In deciding that the City must appoint a member to a panel which will hear the appellant's wage formula demands, we in no way determine the propriety of said demands or whether or not City could constitutionally adopt the wage plan desired. Indeed, the record is bare as to any detailed information regarding such wage formula and we are unable to evaluate its features. Moreover, our holding in Erie Firefighters v. Gardner, supra, obviates the necessity of our deciding this question entirely since we there held that the recommendations of the panel are not binding on the municipality. Consequently, we need not concern ourself with the suitability of the particular scheme.
Accordingly, since under the Act of 1947, City is obligated to name a member of a panel to discuss wages for firemen, and it has refused to do so, mandamus is the proper remedy to compel the appointment of a panel member to participate in the grievance machinery. It is long settled that mandamus will lie to compel a public officer to perform a mandatory or ministerial act which he is legally obliged to perform and which the complainant is legally entitled to receive. See Getz v. Lehighton Borough, 407 Pa. 357, 180 A.2d 230 (1962); Travis v. Teter, 370 Pa. 326, 87 A.2d 177 (1952). The lower court, therefore, improperly dismissed appellant's complaint in mandamus.
Mr. Chief Justice BELL dissents.
Order reversed with a procedendo.
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DISSENTING OPINION BY MR. JUSTICE MUSMANNO, filed August 7, 1962:
A fireman, like a policeman, merits the highest commendation of the citizenry of the land because he is ever ready to jeopardize life and limb for the safety of the home, the family, and the security of the neighborhood and the community in which he discharges the vital duties of his position. It is, therefore, exceedingly regrettable that he should become involved in a legal controversy concerning the very least to which he is entitled, a proper wage. However, what is proper and what is not, is a matter to be decided in accordance with certain established legal procedures. This is necessary if the public well-being, which the fireman protects from the ravages of flame and flood, is not to be seriously damaged through the breakdown of governmental order.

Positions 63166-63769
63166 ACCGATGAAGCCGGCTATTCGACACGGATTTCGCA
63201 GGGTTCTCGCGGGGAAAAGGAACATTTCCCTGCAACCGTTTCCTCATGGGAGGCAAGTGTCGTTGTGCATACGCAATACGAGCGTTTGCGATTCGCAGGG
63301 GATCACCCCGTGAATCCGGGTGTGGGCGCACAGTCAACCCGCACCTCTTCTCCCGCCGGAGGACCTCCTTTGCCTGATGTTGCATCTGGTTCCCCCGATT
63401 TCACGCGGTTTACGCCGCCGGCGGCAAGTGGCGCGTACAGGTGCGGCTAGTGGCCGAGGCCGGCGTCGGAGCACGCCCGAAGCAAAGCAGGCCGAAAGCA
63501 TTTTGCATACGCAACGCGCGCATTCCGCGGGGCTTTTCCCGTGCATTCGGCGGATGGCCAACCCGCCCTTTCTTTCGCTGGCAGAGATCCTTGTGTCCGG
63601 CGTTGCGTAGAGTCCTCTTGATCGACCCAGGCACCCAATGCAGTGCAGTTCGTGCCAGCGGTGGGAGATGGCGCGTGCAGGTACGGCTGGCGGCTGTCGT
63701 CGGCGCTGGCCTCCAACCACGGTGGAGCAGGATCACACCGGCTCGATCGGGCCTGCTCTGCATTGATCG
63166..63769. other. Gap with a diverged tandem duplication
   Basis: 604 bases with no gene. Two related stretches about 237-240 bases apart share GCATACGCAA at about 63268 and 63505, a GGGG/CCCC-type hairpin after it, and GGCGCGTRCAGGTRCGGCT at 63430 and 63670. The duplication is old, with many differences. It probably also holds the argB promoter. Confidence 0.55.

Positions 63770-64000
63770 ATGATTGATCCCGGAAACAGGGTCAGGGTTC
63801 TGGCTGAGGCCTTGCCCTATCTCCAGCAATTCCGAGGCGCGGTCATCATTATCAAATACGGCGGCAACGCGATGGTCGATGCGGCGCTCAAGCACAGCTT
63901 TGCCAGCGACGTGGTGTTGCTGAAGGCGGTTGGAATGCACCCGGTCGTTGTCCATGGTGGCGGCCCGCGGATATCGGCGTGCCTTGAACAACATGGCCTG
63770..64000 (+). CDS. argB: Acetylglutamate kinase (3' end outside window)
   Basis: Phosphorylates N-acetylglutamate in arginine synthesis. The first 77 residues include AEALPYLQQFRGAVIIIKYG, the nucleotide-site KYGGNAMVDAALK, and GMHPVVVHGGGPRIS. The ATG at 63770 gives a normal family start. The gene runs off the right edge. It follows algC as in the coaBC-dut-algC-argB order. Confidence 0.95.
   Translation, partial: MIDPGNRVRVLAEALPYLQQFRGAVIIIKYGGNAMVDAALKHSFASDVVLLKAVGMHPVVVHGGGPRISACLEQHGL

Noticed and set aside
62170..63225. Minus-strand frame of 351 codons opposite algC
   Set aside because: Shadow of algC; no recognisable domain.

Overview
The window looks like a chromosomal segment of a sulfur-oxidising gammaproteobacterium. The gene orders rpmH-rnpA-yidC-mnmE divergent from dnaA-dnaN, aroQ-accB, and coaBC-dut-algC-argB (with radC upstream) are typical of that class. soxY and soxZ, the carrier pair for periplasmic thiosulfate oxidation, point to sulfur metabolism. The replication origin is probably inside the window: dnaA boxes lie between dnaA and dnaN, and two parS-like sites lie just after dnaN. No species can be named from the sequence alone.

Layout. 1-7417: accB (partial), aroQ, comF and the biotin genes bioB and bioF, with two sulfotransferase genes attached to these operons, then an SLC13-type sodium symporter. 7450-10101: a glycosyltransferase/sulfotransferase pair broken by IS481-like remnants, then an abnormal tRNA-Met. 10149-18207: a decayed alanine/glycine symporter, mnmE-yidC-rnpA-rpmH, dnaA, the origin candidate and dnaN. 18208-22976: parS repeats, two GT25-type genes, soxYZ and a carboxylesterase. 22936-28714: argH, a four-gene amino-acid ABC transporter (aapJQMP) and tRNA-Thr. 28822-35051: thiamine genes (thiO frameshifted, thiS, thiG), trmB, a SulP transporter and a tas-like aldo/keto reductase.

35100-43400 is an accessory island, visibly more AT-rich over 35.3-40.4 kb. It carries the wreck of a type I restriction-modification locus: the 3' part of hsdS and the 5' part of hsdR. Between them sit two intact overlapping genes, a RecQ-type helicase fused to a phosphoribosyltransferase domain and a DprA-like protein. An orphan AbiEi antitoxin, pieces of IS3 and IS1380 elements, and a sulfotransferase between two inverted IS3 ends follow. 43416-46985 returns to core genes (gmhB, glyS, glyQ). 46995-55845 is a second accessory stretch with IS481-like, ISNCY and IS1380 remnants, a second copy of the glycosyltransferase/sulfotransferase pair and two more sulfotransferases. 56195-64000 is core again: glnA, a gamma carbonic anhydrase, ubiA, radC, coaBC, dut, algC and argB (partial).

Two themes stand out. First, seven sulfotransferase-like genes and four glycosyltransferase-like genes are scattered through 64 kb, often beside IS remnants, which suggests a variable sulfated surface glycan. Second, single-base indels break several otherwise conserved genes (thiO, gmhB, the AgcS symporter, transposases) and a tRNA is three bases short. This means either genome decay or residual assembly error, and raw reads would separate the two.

The record in this case shows that the plaintiffs presented their proposition for a certain wage formula before the city council, the only body that has the authority to grant the plaintiffs that "wage formula." It is the city council which must determine the whole wage structure of city employees because it is the council which is charged with raising the money to pay the wages. The council granted the plaintiffs a wage increase but declined to give, with the wage increase, the "wage formula" requested.
On January 27, 1961, the plaintiffs wrote a letter to the mayor of Pittsburgh asking for the invocation of the Act of June 30, 1947, P.L. 1183 (sometimes known as the Public Employees Anti-Strike Act). On February 16, 1961, they went into the Court of Common Pleas of Allegheny County seeking a writ of mandamus to compel the City to "comply with the terms of the Act of June 30, 1947, P.L. 1183, as amended, for the establishment of an arbitration panel for the adjustment of the wage rate controversy and grievance
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involving the fire fighters employed in the Bureau of Fire of the City of Pittsburgh and to select its member for the arbitration panel." (Emphasis supplied)
The city demurred and the Court of Common Pleas of Allegheny County sustained the demurrer. The plaintiffs appealed.
I respectfully submit that the suit in this case was ill-advised because it disregarded the very Act (that of 1947) on which the suit was based. The plaintiffs' complaint makes frequent reference to "arbitration," but it is a matter of simply reading the Act of 1947 to note that in the whole statute the word "arbitration," or any derivative thereof, is not mentioned once. I state, again with respect, that the plaintiffs, in pursuing their action under this Act of 1947, have been apparently misled as to the substance, the letter, the spirit and the whole objective of that law. Ever since January, 1961, the plaintiffs have been calling for arbitration under the Act of 1947, when, I repeat, that Act contains not the slightest reference to arbitration.